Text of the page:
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USDA Licensed Hedgehog Breeder
Located in South Dakota

It is never fun to have a sick hedgehog.  If you think your hedgehog may be sick, please take action.  Hedgehogs are very, very good at hiding their symptoms, so we have to be diligent in making sure they stay healthy.


Here are some symptoms to be on the lookout for that require immediate veterinary care:

  1. Cold and Unresponsive that does not respond to warming up within an hour.
  2. Wobbly or unsteady gait that does not respond to warming up within an hour.  
    Please note - A hedgehog that suddenly become wobbly DOES NOT have WHS or Wobbly      Hedgehog Syndrome.  WHS does not come on in a sudden manner.  Wobbliness is usually      from being to cold or an inner ear infection.
  1. Watery Diarrhea that has been happening longer than 8 hours
  2. Black Tarry Stool (poop) 
  3. Blood in either the urine or stool
  4. Vomiting that does not come from a car ride or choking on kibble or other food
  5. Green Vomit or blood in the vomit
  6. Sneezing and runny nose (upper respiratory infection) - This is also aside from a sudden        onset from something that makes them sneeze such as new bedding, new food, etc.
  7. Sudden paralysis of any limb
  8. Blood from the nose, eyes, or ears
  9. Tilting of the head
  10. Convulsions (seizures)
  11. Gasping for breath
  12. Raspy breath (usually goes along with number 8 unless the hedgehog is aspirating)

If you own a pet, whether it is a cat, dog, horse, or something else, chances are you have some things on hand in case your pet gets hurt.   If you own a hedgehog it is good to also have a first aid kit on hand.   The following items are some of the things your kit should contain.  Please note you can always add more things as well:


  •  A card with your vet's phone number and address.  In addition you should also have a second vet's information and your nearest emergency vet's information in case you may need one.

  • Human Heating pad -  This is for emergency use only.  Mitten warmers or a heat disc will work as well.  You just need something in the event your hedgehog needs to warm up quickly.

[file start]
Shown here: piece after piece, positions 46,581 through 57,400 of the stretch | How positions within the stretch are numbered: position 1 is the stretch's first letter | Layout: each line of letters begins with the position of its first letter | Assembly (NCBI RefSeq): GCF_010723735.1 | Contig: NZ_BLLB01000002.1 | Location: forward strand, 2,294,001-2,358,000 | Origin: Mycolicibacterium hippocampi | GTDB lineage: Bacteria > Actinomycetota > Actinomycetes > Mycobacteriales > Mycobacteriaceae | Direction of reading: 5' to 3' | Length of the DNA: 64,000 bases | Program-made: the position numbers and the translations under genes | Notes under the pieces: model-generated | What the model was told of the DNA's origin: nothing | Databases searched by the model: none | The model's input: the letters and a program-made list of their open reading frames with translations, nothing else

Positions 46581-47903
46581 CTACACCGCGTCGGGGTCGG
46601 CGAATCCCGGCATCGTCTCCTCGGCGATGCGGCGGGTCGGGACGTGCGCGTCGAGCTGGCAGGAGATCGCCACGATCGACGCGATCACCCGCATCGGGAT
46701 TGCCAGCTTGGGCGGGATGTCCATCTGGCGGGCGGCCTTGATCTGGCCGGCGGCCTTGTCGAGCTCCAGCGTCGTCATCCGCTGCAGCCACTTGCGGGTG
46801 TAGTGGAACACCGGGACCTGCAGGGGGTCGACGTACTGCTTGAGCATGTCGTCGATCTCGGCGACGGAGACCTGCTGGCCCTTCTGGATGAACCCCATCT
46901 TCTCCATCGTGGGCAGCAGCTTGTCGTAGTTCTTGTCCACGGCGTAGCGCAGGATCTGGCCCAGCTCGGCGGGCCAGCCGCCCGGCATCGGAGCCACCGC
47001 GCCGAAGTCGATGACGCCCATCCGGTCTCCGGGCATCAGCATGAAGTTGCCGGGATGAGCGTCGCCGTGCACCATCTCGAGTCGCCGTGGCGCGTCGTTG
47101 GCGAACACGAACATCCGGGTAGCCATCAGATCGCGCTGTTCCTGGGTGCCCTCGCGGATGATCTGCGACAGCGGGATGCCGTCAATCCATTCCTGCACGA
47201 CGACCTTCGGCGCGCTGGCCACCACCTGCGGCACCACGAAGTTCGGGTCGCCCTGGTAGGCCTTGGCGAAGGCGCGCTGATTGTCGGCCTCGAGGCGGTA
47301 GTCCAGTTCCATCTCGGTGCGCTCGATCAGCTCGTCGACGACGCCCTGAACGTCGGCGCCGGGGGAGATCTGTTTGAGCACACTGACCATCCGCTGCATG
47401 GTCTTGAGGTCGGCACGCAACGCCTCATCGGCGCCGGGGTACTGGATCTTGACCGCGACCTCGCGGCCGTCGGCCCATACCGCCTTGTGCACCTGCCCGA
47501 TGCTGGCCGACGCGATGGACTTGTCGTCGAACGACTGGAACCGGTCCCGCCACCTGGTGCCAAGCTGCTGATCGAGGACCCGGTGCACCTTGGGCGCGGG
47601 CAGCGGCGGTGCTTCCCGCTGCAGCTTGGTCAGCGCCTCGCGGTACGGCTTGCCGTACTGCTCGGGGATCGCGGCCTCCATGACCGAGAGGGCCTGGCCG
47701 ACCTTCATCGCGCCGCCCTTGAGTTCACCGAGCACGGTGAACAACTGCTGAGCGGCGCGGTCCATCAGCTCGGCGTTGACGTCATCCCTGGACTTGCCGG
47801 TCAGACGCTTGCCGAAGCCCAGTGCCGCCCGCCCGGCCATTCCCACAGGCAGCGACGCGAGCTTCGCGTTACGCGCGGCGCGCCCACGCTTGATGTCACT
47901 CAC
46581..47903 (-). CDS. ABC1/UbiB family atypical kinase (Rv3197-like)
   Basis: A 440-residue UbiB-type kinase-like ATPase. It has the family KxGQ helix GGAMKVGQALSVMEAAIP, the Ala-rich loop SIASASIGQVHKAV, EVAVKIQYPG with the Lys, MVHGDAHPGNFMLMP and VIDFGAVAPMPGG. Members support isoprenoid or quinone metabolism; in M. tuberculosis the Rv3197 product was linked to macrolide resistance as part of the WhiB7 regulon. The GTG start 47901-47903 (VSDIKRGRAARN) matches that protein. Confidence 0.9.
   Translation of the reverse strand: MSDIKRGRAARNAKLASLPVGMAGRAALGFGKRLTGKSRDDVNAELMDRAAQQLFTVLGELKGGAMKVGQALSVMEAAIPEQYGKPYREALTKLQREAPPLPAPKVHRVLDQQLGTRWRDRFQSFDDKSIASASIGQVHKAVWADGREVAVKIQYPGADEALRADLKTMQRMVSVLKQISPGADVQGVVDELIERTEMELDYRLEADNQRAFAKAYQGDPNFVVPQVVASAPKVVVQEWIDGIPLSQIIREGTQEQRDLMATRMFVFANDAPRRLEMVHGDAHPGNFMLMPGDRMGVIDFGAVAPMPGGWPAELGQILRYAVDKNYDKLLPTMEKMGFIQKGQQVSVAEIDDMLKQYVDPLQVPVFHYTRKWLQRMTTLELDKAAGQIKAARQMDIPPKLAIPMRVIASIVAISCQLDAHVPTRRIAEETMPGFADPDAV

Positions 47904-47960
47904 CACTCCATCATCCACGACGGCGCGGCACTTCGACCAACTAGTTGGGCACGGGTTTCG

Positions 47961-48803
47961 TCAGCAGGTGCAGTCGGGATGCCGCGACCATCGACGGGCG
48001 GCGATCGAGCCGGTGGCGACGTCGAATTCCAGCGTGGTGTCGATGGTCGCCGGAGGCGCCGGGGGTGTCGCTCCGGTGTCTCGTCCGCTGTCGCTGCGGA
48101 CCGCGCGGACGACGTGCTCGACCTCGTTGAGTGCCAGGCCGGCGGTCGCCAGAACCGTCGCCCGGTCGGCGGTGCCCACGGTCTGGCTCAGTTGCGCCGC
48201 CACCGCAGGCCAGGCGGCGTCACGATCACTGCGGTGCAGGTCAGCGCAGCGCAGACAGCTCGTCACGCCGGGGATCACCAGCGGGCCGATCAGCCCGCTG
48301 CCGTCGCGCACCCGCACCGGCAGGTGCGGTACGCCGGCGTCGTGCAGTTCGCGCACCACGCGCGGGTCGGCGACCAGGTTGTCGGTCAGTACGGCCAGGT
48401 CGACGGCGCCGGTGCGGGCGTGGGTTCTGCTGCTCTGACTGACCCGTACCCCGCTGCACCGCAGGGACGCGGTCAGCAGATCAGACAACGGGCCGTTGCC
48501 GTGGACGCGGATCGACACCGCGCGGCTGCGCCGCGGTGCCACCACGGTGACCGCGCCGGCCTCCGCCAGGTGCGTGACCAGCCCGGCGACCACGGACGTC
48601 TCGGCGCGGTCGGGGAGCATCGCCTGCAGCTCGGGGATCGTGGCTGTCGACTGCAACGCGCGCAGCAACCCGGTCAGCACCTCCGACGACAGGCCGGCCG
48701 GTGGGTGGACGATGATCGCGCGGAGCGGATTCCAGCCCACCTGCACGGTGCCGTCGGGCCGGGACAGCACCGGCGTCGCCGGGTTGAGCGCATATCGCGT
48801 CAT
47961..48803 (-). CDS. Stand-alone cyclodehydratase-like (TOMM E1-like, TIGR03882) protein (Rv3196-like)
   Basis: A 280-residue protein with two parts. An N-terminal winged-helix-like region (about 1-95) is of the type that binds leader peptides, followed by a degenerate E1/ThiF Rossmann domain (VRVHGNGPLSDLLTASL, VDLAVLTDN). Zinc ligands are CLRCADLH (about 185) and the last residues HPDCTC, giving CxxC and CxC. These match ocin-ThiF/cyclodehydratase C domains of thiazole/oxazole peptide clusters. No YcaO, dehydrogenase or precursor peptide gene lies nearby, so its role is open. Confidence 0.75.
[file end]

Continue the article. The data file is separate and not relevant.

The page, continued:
• 2 cans of Hills A&D wet cat food which can be purchased at a vet office.  This is to be used for syringe feeding when your hedgehog is unable to eat on his/her own.  Make sure it is room temperature or lukewarm before feeding.   Keep track of the expiration dates and replace when they expire

  • Small bottle of Pedialite for syringing liquid during dehydration.  Again, make sure it is room temperature or lukewarm, taking note of the expiration dates.

  • A bottle of Boost or Ensure - This can be a good source of nutrition for a sick hog and can easily be syringed.   Make sure this is room temp or lukewarm and not expired before using.

  • Syringes - Make sure you have some specifically designed for small animals, or 1 mL syringes available at the vet or your local pharmacy.  Try to get one with an offset tip for easier feeding.

  • White or mostly white liners or receiving blankets to use as bedding.  This will allow you to see what color your hedgehogs body fluids are.

  • Mid-sized, clear, Sterilite or Rubbermaid bin for a sick/quarantine cage.  This is easily transportable if you need to go to the vet, and you can also put any supplies in it as well.

  • Regular Polysporin - DO NOT use extra strength or pain control as these are toxic to hedgehogs.

  • Vaseline and a water based, non-toxic lubricant

  • Roll of paper towels

  • Package of sterile gauze pads

  • Package of unscented baby wipes

  • Nail clippers and small scissors

  • Tweezers

  • Q-tips

  • Flour or cornstarch to stop bleeding (Mostly for toenails)

  • Small penlight or flashlight